Curse the hypocritical priest! To give this wretch Caleffi the means of defeating me so shamefully! Why are these priests meddling with government, instead of attending to their prayers and their masses! A fine figure I make, truly! After all my vigilance, labor, movements, writings, to remain here like a simpleton, worsted by this ignorant dog of a plebeian! What will Ferrara say of me to-morrow? I shall be the scorn and derision of all, and my unpopularity will be greater than ever. Cursed be the occupation of an officer of the police! Ah! if things take this course, the papal government will not stand long. Directed by my lord this and my lord that, who know not an iota of law or administration, of the principles of policy, or the intricacies of the human heart. Alas! all my hopes are come to nought! Ah, Caleffi, Caleffi ! if you had to deal with me alone, you would soon find out that I knew how to place the curb in your mouth, unbroken colt as you are! But the order must be obeyed; the order, too, of a priest !'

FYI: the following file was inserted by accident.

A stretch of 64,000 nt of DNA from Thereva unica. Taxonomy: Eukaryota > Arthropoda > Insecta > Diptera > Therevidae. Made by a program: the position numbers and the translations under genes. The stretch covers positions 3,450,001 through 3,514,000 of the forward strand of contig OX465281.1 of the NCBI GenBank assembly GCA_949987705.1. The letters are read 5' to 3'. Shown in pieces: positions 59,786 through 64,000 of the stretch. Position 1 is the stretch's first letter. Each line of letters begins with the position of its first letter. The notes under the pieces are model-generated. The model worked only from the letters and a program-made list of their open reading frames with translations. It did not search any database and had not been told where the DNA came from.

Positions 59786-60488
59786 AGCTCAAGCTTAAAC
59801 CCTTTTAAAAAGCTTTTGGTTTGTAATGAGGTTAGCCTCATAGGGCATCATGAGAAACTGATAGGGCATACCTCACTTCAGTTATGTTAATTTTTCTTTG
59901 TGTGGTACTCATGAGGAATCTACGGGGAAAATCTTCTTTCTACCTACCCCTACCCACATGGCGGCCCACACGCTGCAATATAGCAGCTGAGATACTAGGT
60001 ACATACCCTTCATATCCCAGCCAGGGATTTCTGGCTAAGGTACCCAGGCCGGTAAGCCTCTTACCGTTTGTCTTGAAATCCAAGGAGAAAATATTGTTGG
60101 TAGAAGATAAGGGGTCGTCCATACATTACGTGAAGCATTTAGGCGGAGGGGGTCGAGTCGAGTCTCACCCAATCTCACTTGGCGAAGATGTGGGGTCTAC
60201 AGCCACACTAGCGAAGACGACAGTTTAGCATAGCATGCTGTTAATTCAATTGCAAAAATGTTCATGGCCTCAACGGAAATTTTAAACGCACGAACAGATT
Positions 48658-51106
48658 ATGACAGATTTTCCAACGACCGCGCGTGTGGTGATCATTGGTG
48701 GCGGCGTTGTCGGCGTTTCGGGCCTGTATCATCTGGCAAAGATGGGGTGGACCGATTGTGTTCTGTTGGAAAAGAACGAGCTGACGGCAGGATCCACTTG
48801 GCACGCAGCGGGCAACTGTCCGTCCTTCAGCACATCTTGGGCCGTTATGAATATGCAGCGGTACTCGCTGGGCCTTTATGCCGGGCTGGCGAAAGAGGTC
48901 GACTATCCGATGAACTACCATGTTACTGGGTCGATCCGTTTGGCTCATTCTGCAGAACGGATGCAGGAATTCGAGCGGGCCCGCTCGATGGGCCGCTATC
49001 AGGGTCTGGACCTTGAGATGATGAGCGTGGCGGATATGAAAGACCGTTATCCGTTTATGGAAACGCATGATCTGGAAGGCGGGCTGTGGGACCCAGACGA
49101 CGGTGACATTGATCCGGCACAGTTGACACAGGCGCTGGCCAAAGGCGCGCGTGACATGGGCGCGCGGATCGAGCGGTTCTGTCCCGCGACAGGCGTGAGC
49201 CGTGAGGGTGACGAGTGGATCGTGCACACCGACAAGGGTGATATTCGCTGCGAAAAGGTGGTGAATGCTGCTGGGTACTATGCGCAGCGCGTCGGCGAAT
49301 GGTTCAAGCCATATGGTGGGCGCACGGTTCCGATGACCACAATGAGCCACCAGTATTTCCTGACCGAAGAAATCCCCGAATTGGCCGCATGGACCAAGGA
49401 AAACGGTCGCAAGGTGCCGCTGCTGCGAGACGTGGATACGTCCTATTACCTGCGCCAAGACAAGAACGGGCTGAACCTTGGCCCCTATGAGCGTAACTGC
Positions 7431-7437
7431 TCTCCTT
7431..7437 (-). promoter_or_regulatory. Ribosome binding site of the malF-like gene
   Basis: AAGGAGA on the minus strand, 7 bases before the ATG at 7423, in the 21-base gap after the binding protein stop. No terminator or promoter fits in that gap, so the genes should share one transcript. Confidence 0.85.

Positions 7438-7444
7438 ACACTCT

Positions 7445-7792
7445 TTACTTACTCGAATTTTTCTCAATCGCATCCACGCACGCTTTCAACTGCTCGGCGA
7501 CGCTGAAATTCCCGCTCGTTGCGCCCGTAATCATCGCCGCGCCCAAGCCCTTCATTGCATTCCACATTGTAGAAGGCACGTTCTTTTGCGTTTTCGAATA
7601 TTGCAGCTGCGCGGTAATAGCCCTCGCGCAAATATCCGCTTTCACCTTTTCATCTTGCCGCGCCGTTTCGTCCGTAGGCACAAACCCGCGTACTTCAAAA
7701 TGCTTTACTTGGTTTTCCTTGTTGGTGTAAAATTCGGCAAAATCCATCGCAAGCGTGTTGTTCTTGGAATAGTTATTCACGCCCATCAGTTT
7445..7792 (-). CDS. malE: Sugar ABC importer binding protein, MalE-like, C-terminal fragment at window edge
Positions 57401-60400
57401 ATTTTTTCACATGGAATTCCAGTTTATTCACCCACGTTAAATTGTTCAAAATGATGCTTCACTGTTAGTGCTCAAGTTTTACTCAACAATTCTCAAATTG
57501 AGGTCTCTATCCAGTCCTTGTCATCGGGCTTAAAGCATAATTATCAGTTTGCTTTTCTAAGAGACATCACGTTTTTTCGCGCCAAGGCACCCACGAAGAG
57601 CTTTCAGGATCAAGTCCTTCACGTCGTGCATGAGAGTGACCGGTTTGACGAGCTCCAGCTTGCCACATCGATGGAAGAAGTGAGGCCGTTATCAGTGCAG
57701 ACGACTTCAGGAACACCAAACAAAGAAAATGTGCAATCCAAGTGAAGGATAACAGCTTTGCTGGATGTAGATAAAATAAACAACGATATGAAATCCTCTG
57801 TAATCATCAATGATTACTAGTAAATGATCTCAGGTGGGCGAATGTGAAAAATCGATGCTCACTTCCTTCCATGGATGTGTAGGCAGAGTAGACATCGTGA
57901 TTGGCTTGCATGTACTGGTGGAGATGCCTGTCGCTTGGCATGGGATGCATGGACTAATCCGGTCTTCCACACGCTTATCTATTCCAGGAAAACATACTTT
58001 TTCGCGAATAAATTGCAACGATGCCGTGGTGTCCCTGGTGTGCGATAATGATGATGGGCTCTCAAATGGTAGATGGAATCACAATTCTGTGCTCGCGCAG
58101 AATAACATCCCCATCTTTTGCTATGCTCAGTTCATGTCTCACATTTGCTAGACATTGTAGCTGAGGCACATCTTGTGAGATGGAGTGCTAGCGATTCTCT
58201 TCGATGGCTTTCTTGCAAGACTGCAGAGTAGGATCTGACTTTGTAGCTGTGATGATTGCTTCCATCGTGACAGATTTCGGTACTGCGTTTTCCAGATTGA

Thus did Ondedei give vent to his bitter and disappointed feelings; and descending slowly the flight of steps, he arrived at the dungeon of Caleffi when, with much affected warmth, he said:
'I congratulate you, my dear Caleffi. I have succeeded. Be
grateful! The Cardinal has yielded to my entreaties, and you are free! Go home at once, while it is dark. It is better that you should speak to no one in relation to what has passed in secret within the last few days. Farewell!'
Caleffi quietly and calmly took his cloak; 'Farewell, Sir,' said he to Ondedei, and then instantly went home, to pour forth in the bosom of his own family the hitherto pent-up feelings of his wrongs, and then to exult in his triumph. A triumph worthy of history, and one which was fully appreciated by his fellow citizens of Ferrara.